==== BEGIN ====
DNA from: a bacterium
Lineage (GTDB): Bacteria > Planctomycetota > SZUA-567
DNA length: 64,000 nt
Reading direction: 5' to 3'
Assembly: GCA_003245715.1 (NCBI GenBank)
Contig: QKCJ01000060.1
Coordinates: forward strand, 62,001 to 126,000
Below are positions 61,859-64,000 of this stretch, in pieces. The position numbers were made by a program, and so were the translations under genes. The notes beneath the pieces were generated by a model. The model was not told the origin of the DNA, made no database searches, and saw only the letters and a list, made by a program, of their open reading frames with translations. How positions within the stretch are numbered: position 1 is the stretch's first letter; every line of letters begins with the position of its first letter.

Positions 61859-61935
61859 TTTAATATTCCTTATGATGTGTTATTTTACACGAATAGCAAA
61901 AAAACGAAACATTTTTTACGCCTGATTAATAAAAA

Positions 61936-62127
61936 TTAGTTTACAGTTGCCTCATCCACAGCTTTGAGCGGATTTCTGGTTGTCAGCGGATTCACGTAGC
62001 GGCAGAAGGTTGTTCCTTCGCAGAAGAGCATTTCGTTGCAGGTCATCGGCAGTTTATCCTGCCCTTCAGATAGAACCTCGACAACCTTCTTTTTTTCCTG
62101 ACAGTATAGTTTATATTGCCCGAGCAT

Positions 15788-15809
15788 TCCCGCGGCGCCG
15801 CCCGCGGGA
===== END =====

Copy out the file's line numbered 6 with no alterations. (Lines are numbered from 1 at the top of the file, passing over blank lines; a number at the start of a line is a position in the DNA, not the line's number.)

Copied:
Contig: QKCJ01000060.1